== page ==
How The Twilight Zone Tragedy Affected John Landis' ¡Three Amigos!

Correction: The previous version of this article utilized inaccurate language. We have updated the piece accordingly.

"¡Three Amigos!" is a fun romp with an all-star comedy trio leading its cast. With Steve Martin, Chevy Chase, and Martin Short in their prime leading the charge, the film was destined to be hilarious based on their performances alone. In addition to this, John Landis, who helmed such successful films as "National Lampoon's Animal House" and "An American Werewolf in London" was directing. Those fantastic building blocks made for a great picture that remained popular for years. The film is so beloved, in fact, that Empire got the three stars and the director back together for a retrospective reunion in 2016, marking the 30th anniversary of the film's release.

The piece is, for the most part, delightful. It's a lot of reminiscing and joking between the co-stars of the film with the sort of goofy behind-the-scenes stories fans love to hear about. That is, until one throwaway line from John Landis sends the story down an unexpectedly dark road. 

"I was on trial and could only work at night," said Landis. "When I turned the movie over to the studio, Orion, they took over and removed a lot of stuff that I actually thought was great."

The trial he speaks about is one where he fought charges of the involuntary manslaughter of three people during the filming of "The Twilight Zone: The Movie." This oddly dark footnote sticks out like a sore thumb in an otherwise standard article. How could he be so casual about this?

An inconvenient trial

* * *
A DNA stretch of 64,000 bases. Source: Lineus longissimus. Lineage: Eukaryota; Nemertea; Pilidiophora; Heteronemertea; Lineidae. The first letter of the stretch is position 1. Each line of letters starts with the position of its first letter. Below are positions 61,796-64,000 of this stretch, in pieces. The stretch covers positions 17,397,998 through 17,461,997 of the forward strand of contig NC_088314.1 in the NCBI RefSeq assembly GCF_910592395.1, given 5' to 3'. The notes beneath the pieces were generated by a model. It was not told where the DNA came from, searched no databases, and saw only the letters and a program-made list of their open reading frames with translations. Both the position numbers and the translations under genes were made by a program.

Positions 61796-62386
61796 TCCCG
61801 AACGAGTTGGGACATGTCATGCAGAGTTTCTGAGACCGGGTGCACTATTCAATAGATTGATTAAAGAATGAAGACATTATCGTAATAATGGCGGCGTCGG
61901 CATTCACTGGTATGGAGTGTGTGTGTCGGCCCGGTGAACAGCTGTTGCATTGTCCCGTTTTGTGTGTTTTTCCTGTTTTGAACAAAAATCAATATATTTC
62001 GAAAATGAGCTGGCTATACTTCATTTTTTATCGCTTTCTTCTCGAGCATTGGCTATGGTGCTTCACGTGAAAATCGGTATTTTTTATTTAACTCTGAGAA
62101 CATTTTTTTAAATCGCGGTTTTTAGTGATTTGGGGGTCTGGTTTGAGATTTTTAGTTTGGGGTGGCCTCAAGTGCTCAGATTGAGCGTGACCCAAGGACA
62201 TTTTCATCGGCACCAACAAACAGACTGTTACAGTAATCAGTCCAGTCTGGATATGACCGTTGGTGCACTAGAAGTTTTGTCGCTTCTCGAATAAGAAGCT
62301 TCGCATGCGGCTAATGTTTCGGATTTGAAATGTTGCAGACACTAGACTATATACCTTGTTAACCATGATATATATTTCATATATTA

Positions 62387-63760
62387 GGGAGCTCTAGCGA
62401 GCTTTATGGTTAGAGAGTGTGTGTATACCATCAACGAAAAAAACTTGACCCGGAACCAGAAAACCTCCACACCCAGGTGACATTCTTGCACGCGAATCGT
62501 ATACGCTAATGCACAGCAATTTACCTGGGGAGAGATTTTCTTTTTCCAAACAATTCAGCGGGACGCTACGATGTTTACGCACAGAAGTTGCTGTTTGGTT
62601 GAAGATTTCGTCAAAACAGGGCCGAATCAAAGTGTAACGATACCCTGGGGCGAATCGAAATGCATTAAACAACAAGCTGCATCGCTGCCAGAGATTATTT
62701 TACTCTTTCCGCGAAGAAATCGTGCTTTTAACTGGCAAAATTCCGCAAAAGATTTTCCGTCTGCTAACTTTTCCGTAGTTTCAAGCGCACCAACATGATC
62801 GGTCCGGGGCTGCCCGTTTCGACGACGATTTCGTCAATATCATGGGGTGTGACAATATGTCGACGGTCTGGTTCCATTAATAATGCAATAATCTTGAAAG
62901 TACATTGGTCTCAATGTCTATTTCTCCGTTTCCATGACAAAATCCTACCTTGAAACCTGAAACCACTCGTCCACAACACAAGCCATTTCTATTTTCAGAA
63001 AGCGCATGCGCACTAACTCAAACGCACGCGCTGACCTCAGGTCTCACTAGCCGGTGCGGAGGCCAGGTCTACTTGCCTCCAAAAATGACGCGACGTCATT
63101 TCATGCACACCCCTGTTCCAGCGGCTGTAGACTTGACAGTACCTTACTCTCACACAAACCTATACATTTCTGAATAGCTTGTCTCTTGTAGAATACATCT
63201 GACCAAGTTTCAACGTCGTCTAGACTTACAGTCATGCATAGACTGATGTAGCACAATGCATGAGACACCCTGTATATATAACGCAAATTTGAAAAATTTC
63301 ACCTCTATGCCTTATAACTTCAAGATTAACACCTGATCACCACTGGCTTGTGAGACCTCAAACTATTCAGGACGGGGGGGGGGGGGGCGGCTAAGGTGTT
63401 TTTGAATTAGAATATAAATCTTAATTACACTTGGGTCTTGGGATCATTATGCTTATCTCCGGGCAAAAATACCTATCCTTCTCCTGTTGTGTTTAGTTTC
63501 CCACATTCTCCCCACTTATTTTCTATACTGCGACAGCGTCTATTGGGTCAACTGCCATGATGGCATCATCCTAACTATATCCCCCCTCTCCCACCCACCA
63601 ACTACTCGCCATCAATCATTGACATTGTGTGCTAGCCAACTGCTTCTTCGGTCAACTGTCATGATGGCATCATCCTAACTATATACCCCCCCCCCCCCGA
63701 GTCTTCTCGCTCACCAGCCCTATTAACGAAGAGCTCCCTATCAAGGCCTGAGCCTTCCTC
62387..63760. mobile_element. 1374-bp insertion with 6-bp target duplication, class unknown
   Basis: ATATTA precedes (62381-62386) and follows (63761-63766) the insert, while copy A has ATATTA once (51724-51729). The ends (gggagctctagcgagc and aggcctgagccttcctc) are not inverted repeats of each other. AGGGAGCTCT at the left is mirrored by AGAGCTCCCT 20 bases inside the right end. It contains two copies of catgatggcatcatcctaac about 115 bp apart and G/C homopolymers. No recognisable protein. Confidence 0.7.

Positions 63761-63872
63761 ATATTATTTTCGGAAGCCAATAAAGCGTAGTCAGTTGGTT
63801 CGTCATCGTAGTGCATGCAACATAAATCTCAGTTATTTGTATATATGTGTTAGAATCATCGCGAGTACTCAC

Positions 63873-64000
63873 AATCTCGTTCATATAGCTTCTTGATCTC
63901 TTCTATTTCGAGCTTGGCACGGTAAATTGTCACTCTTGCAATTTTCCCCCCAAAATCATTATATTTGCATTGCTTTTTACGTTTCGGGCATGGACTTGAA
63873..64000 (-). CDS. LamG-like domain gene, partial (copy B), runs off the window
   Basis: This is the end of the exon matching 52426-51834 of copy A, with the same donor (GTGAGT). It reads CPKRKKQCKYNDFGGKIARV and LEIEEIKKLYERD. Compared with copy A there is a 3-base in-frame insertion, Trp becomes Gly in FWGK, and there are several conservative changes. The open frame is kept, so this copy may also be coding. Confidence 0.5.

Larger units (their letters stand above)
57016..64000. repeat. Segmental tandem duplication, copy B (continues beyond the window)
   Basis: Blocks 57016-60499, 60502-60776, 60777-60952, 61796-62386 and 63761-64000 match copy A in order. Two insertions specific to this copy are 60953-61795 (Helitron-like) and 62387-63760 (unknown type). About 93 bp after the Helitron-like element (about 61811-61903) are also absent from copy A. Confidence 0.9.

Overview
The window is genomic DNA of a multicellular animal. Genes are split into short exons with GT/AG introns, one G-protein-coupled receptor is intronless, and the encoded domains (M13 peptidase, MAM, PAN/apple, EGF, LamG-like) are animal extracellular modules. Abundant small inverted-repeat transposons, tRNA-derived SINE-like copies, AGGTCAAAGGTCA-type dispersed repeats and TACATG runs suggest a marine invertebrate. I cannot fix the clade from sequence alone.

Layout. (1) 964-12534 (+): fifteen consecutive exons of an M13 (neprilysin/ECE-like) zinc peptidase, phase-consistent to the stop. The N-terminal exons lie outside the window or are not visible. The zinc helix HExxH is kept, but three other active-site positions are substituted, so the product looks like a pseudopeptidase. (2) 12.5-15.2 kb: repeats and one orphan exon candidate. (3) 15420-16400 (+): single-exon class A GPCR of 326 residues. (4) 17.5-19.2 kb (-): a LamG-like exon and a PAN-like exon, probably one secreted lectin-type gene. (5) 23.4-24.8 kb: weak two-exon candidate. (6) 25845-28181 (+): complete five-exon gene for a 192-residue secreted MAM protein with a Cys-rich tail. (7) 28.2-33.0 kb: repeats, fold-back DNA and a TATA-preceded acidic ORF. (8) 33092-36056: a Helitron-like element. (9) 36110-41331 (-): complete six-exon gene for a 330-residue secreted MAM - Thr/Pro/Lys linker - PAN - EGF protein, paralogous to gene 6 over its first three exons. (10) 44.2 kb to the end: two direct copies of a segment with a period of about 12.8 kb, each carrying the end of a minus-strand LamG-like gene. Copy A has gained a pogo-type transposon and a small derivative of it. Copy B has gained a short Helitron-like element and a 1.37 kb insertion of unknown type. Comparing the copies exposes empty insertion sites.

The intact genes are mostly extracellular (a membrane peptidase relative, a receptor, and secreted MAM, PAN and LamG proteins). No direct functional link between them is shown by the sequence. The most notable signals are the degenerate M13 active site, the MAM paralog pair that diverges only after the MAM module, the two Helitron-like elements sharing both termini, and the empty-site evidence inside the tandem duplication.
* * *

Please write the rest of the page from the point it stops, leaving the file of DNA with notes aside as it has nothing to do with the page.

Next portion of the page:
The story of the helicopter accident on the set of "Twilight Zone: The Movie" is extremely tragic. During filming, special effects explosions knocked a low-flying helicopter out of control, causing it to crash and kill actor Vic Morrow as well as two child actors, Myca Dinh Le and Renee Shin-Yi Chen. Some believed this horrific accident was in part made possible by negligence on the part of Landis, who reportedly was shouting for the helicopter to continue flying lower until moments before the terrible crash. Landis and four crew members were charged with involuntary manslaughter and brought to trial.

It was during this trial that Landis was directing "¡Three Amigos!" For what it's worth, Landis was eventually acquitted of his crimes, but his comments in the Empire piece still seem in extremely poor taste. Even if the accident was entirely that — a freak accident that nobody was at fault for — you would not expect a reference to this incident in a retrospective story about a comedy movie from the '80s.

Landis would continue his directing career with a clean criminal record, directing more high-profile comedies like "Coming to America" and "Beverly Hills Cop III." It wouldn't be the Landis' family's last experience with major Hollywood controversy, but Landis kept his career and his relatively clean reputation. Today, he might be better known younger audiences as a member of the parade of directors who publicly hated on Marvel movies.